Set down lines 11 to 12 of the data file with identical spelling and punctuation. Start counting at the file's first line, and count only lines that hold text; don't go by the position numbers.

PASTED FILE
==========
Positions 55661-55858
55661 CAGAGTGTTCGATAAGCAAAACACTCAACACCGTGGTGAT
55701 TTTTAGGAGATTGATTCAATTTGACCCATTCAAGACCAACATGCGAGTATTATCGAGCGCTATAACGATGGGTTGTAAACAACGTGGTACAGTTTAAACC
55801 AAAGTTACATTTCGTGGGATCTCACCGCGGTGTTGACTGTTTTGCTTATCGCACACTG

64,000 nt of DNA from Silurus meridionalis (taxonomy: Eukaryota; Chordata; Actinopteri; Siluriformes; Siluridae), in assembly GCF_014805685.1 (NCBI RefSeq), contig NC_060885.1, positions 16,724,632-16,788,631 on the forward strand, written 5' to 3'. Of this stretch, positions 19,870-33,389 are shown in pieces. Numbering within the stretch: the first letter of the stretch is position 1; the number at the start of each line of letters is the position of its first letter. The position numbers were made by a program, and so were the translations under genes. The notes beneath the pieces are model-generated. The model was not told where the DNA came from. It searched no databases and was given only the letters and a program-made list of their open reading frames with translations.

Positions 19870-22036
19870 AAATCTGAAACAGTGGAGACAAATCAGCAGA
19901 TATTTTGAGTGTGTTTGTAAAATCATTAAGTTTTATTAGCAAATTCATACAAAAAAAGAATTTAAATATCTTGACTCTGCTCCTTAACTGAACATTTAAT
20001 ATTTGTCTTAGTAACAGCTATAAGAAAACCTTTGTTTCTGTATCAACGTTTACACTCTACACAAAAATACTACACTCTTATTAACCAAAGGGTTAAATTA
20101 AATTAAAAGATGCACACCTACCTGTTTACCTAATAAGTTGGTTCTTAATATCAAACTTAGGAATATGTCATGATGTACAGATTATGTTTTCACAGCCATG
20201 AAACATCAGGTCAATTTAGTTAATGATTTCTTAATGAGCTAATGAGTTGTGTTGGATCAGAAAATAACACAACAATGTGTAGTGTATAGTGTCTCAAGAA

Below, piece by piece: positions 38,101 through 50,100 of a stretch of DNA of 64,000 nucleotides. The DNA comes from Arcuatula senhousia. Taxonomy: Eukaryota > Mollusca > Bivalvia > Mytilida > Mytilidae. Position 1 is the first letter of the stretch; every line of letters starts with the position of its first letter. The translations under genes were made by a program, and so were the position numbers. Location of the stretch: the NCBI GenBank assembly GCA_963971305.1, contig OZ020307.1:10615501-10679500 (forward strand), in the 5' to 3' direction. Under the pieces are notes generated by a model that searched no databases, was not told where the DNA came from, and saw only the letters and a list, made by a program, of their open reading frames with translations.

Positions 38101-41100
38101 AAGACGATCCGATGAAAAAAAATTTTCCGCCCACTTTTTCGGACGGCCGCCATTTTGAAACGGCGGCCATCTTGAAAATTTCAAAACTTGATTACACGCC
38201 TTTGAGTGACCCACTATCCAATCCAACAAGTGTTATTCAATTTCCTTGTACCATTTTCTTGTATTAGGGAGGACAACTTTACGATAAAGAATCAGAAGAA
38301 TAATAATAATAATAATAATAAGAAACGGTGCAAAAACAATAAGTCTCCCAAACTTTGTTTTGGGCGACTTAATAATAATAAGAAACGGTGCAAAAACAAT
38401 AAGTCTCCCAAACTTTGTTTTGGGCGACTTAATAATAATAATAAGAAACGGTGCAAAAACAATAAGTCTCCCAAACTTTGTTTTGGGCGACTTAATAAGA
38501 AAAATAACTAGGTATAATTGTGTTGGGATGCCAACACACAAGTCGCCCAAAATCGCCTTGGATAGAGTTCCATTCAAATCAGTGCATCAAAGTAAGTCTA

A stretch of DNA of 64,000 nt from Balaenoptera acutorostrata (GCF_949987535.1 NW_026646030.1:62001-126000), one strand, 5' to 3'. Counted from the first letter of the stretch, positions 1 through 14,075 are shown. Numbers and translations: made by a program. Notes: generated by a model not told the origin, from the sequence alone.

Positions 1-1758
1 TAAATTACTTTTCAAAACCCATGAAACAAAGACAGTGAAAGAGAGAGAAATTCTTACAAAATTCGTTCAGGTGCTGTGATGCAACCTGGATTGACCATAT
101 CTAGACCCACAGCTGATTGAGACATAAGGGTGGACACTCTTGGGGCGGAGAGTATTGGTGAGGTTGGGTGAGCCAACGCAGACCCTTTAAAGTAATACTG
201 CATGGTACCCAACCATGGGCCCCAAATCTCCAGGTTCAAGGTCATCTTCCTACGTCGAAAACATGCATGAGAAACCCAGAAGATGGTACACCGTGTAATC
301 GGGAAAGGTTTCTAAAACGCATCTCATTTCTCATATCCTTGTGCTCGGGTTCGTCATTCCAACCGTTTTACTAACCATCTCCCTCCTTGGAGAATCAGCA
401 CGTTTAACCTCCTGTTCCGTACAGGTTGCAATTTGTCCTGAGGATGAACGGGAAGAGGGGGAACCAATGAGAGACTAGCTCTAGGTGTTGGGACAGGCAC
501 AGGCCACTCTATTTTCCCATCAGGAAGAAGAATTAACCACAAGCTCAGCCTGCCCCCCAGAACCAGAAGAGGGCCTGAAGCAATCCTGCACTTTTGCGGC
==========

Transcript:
20201 AAACATCAGGTCAATTTAGTTAATGATTTCTTAATGAGCTAATGAGTTGTGTTGGATCAGAAAATAACACAACAATGTGTAGTGTATAGTGTCTCAAGAA

Below, piece by piece: positions 38,101 through 50,100 of a stretch of DNA of 64,000 nucleotides. The DNA comes from Arcuatula senhousia. Taxonomy: Eukaryota > Mollusca > Bivalvia > Mytilida > Mytilidae. Position 1 is the first letter of the stretch; every line of letters starts with the position of its first letter. The translations under genes were made by a program, and so were the position numbers. Location of the stretch: the NCBI GenBank assembly GCA_963971305.1, contig OZ020307.1:10615501-10679500 (forward strand), in the 5' to 3' direction. Under the pieces are notes generated by a model that searched no databases, was not told where the DNA came from, and saw only the letters and a list, made by a program, of their open reading frames with translations.